Graduate students can create a free account with the admissions website. The site will show you what you need to do to apply and provide you with a checklist of steps you must still complete. The online application asks for some of the same background information as the undergrad application does, but you must pay a $60 fee when you submit it. The university asks for a statement of purpose, three letters of recommendation, an official college transcript and your standardized test scores. There are similar requirements in place for those applying for a doctoral program. Those students must also supply a resume and proof that they have both an undergrad and graduate degree.
Tuition and Financial Aid
Full-time students taking classes at an NIU campus pay around $4,700 a year for tuition alone. Fees can add more than $500 to your semester costs, and the university also requires that you purchase health insurance through the college or have coverage of your own. The cost for nonresidents is closer to $9,500 a semester. NIU offers discounted rates for students from Midwestern states, including Indiana, Ohio, Michigan, Wisconsin, Missouri and Iowa. Those students pay around $6,700 a semester. Illinois residents enrolled in a graduate school program pay close to $500 per credit hour, but the university increases this rate to around $850 per credit hour for nonresidents.
You should always file the FAFSA, even if you think you do not qualify for financial aid. NIU can alert you to scholarships and programs that you qualify for based on the assistance your parents can provide and your high school grades. There are also loans and grants available as well as a work-study program for undergrads. Graduate students may learn about alternative student loans and loans that their parents can take out along with grant programs. Select NIU departments also offer research and teaching assistant positions for grad students.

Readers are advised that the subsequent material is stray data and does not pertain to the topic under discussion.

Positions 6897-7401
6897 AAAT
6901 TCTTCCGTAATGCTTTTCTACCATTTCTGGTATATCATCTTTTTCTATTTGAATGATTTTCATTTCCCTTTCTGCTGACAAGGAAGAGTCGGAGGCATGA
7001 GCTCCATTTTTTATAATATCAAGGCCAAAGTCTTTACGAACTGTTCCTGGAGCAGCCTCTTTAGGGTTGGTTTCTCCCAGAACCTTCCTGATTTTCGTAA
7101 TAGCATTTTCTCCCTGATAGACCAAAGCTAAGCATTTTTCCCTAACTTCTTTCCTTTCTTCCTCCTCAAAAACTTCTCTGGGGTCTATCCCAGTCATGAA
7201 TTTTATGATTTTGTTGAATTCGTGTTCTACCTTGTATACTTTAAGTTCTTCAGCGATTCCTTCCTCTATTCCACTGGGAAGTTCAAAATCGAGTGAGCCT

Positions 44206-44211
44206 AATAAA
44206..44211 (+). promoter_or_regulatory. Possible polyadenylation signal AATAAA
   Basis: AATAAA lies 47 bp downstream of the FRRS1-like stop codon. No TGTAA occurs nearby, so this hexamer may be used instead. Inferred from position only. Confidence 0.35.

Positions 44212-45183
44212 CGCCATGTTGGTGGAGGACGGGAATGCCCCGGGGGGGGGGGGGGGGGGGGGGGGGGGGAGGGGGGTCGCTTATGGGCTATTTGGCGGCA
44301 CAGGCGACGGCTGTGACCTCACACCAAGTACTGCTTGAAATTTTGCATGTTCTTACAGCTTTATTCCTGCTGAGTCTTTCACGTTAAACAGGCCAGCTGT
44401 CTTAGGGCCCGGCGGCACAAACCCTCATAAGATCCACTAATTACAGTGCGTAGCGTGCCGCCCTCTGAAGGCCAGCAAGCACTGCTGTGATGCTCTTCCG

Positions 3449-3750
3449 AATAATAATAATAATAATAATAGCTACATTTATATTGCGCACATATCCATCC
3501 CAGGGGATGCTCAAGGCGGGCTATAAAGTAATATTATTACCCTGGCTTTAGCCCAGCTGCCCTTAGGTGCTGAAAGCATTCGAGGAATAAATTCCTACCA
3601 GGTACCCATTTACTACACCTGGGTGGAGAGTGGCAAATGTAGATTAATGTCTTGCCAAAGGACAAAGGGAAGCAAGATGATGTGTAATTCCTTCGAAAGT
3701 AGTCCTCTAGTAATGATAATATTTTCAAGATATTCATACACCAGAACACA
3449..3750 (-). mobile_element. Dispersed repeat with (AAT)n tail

Programs in Psychology and Counseling
Northern Illinois University offers counseling and psych degree programs through several of its departments. Its Department of Psychology offers both a BA and a BS in psychology. The main difference is that BS students typically take more science, math and research classes. Students in both programs also take courses on statistics, experimental psychology, social psychology and personality. The university offers seven options at the upper levels of study and require that students take at least 12 credits of classes each semester while in a graduate program. You can concentrate your studies in clinical psychology, cognitive and instructional psychology, developmental psychology, neuroscience, school psychology, social psychology or individual/organizational psychology.
NIU also offers a Master of Science in Counselor Education through its Department of Counseling, Adult & Higher Education. It includes 36 credits of general counseling courses, 15 credits in your chosen practice field and nine hours of practical work. You can choose between a concentration in school counseling or clinical mental health counseling. Counseling students spend at least 1,000 hours working in a clinical setting under supervision. A counselor education and supervision program is available at the doctoral level. The program includes 105 hours of more general counseling classes and a minimum of 75 credits of specialized courses. Northern Illinois University requires that all counseling PhD students do several internships while in the program and awards them credits for the research and work they do on their dissertations.